“Today, we’re not only celebrating a major investment of some $250 million here in the state of Alabama — we’re celebrating a facility that has grown, been successful and will find even more success in the future. This $250 million investment on this facility took teamwork. In fact, everything the Ivey administration does is a team effort. I’m proud of that.”
Among those Ivey recognized were Alabama Department of Commerce Secretary Greg Canfield, Andalusia Mayor Earl Johnson, Covington County Commission president Greg White and the two members representing Andalusia in the state legislature, State. Sen. Jimmy Holley (R-Elba) and State Rep. Mike Jones (R-Andalusia).
“To our friends at Shaw, we thank you for continuing to do business in the great state of Alabama,” Ivey added. “Thank you for investing in the development of our workforce. And thank you for participating in Made in Alabama. You’re a great team and do great work. And I am confident that I’ll be back here pretty soon, not too long — and we’ll have another celebration for another expansion.”
Andalusia Mayor Earl Johnson called it a “red-letter day,” and noted the local utilities that helped make Shaw’s expansion feasible.
“This is a red-letter day for Andalusia and Covington County, and by red-letter, I mean a good day,” Johnson said. “It has truly been a team effort that has gone over the course of a year. [Plant Manager Ron Fantroy] asked me if I could come out and speak with him one afternoon about a year ago. He said, ‘Mayor, we’re thinking about expanding, the leaders of our company, investing $250 million in our plant here. And I just wanted to know, would you be willing to help us with that.’ And I said, ‘Is that a trick question?'”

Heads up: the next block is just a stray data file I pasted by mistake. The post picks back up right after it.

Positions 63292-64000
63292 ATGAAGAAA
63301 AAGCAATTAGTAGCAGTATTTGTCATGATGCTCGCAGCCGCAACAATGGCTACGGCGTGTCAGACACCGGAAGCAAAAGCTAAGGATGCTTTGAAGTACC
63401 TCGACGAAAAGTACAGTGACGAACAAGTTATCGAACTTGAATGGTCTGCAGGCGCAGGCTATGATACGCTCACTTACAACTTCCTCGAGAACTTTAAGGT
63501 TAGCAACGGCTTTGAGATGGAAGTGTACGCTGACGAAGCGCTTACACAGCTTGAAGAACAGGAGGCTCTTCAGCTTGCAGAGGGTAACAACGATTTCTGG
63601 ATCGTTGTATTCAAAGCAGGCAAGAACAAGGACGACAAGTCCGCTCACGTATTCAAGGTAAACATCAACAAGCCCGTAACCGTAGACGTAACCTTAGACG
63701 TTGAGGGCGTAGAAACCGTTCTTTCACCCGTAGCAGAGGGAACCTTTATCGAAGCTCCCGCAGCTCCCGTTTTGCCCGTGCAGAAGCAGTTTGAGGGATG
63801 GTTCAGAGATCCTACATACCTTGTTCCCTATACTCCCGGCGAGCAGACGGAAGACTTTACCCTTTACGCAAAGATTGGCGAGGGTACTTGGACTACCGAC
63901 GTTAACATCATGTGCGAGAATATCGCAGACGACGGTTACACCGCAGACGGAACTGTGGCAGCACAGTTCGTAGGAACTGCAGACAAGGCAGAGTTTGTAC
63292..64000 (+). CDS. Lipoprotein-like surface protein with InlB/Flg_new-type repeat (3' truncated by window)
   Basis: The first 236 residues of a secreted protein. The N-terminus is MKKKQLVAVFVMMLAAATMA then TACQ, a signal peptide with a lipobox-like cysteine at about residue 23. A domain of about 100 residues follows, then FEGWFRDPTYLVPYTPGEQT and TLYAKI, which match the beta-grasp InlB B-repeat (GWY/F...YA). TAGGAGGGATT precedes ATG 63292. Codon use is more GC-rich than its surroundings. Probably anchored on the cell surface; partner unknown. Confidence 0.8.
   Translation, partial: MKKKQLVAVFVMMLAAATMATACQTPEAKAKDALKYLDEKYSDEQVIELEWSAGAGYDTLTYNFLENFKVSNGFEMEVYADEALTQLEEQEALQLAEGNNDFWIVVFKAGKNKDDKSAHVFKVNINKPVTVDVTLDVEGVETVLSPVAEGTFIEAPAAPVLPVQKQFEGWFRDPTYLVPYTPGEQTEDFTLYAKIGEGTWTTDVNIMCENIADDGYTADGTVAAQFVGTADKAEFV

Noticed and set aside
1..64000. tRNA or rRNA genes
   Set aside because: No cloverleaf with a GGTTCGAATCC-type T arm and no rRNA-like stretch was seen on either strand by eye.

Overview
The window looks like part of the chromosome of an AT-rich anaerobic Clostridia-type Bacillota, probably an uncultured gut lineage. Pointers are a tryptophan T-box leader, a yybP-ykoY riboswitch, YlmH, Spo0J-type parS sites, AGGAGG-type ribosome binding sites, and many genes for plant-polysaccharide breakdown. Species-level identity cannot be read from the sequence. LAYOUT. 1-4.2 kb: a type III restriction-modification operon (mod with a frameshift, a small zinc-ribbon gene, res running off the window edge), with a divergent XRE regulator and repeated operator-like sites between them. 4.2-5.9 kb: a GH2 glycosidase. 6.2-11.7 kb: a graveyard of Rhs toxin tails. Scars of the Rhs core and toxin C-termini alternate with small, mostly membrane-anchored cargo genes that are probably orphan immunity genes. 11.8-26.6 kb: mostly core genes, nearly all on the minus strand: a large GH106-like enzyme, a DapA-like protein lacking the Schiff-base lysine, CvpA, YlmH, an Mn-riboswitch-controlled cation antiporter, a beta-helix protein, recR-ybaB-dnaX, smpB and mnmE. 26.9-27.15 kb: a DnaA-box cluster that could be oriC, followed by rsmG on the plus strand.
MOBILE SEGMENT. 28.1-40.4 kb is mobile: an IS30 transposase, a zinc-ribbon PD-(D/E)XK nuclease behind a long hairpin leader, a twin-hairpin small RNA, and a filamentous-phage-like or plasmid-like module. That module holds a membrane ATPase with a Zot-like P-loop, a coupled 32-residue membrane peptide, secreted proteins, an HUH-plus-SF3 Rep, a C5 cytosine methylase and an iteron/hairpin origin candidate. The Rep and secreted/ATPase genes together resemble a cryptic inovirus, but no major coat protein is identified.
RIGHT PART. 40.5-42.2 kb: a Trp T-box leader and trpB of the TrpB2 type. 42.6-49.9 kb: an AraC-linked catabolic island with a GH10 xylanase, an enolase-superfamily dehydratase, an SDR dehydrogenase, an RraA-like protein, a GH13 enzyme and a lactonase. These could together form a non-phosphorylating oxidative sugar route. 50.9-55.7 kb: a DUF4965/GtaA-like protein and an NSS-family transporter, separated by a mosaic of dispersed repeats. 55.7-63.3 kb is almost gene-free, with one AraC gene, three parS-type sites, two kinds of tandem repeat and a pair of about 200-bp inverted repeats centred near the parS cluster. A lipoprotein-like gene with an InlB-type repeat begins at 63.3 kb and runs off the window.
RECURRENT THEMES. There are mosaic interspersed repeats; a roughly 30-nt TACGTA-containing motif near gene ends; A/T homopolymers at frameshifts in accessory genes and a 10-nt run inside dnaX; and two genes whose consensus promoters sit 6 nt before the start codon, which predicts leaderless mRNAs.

Johnson also credited PowerSouth Energy Cooperative, Southeast Gas and the Covington County Economic Development Commission for help in pushing the investment “across the finish line.”
Covington County Commission president Greg White noted that the size of the investment signaled the company intends on having a presence in Andalusia for the long-term.
“I can’t overstate how proud we are to have smart, sustainable, surging, advanced manufacturing operations in our county like those that Shaw offers and is now committing to for the long term,” White said. “When you make a quarter-of-a-million dollar investment in the community, you’re here to stay, and we’re thrilled about that.”
In comments to the media following the announcement ceremony, Ivey emphasized the importance of the economic initiatives for the rural parts of the state.
“Rural Alabama is very special to me for a lot of natural reasons, but it’s most important because we get more of our people employed and they can better care for themselves and their families. So yes, industries like this and towns like Andalusia are very important.”